FCE LTER Journal Articles


Environmental Assessment of Vegetation and Hydrological Conditions in Everglades Freshwater Marshes using Multiple Geochemical Proxies


Paleoecological reconstructions of environmental changes provide important information for Everglades restoration targets. Traditionally this has been achieved using a combination of biological and physical indicators. However, as microfossils may be sporadically abundant in Everglades soils, organic geochemical methods can provide information at the molecular level. To reconstruct vegetation trends over the last century, soil cores from Shark to Taylor Sloughs, the primary flowpaths of the southern Everglades, were examined using several geochemical proxies. The n-alkane derived biomarker Paq effectively distinguished organic inputs from sawgrass and slough habitats. Other proxies examined include Kaurenes, cyclic diterpenoids unique to sawgrass roots; biomarkers of algae (highly branched isoprenoids (C20HBIs) and Botryococcenes); lignin phenols as vascular plant indicators; and macrofossils. At all sites, soil profiles from sawgrass marshes showed vegetation had shifted over the last 100 years, from sloughs to sawgrass-dominated marshes, reflecting decreased water levels (shorter hydroperiods) induced by water management. Paleo-assessments of modern sloughs, however, indicate these habitats remained deeper water habitats throughout the period of record, though shifts toward shorter hydroperiod vegetation were observed. In Taylor Slough, evidence of increasingly dry conditions in sloughs was confirmed by seed inputs from woody species. At 3 of the 5 sites, recent increases in C20HBIs and Botryococcene concentrations indicated greater periphyton abundance, coincidental with increased mineral concentrations observed in surface waters during the mid-20th Century. Bulk proxies such as organic content and carbon:nitrogen ratios also supported findings of changes in relative contributions of microbial and higher plants in this ecosystem.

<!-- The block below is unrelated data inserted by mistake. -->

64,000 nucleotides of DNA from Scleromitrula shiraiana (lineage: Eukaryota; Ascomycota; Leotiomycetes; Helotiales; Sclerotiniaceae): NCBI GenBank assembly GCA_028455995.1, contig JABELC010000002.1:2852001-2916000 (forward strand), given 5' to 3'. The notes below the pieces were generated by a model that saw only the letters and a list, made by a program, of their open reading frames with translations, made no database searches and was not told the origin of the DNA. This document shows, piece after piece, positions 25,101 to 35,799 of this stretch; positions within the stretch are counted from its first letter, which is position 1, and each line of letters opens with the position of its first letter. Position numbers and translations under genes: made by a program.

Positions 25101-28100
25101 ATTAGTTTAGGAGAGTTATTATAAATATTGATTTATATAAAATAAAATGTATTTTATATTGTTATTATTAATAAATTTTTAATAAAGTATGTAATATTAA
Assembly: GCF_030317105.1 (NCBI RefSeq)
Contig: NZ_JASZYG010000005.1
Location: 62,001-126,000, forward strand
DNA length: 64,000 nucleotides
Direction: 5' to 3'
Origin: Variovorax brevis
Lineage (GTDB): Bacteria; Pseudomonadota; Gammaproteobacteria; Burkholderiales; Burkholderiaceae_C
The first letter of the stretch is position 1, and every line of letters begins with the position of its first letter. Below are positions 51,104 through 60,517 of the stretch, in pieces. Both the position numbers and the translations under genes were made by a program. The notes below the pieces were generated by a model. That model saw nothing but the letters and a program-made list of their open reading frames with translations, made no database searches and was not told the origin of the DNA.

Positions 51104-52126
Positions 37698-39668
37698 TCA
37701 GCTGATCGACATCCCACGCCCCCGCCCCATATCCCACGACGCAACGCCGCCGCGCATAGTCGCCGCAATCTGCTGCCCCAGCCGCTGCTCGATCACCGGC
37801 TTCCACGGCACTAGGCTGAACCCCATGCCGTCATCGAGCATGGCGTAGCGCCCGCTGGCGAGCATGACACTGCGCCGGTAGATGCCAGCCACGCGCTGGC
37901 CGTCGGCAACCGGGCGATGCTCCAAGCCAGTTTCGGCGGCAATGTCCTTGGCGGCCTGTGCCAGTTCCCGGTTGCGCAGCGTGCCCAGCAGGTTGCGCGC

Publisher version may be found here: http://dx.doi.org10.1007/s00027-014-0385-0

This material is based upon work supported by the National Science Foundation through the Florida Coastal Everglades Long-Term Ecological Research program under Cooperative Agreements #DEB-1237517, #DBI-0620409, and #DEB-9910514. Any opinions, findings, conclusions, or recommendations expressed in the material are those of the author(s) and do not necessarily reflect the views of the National Science Foundation.

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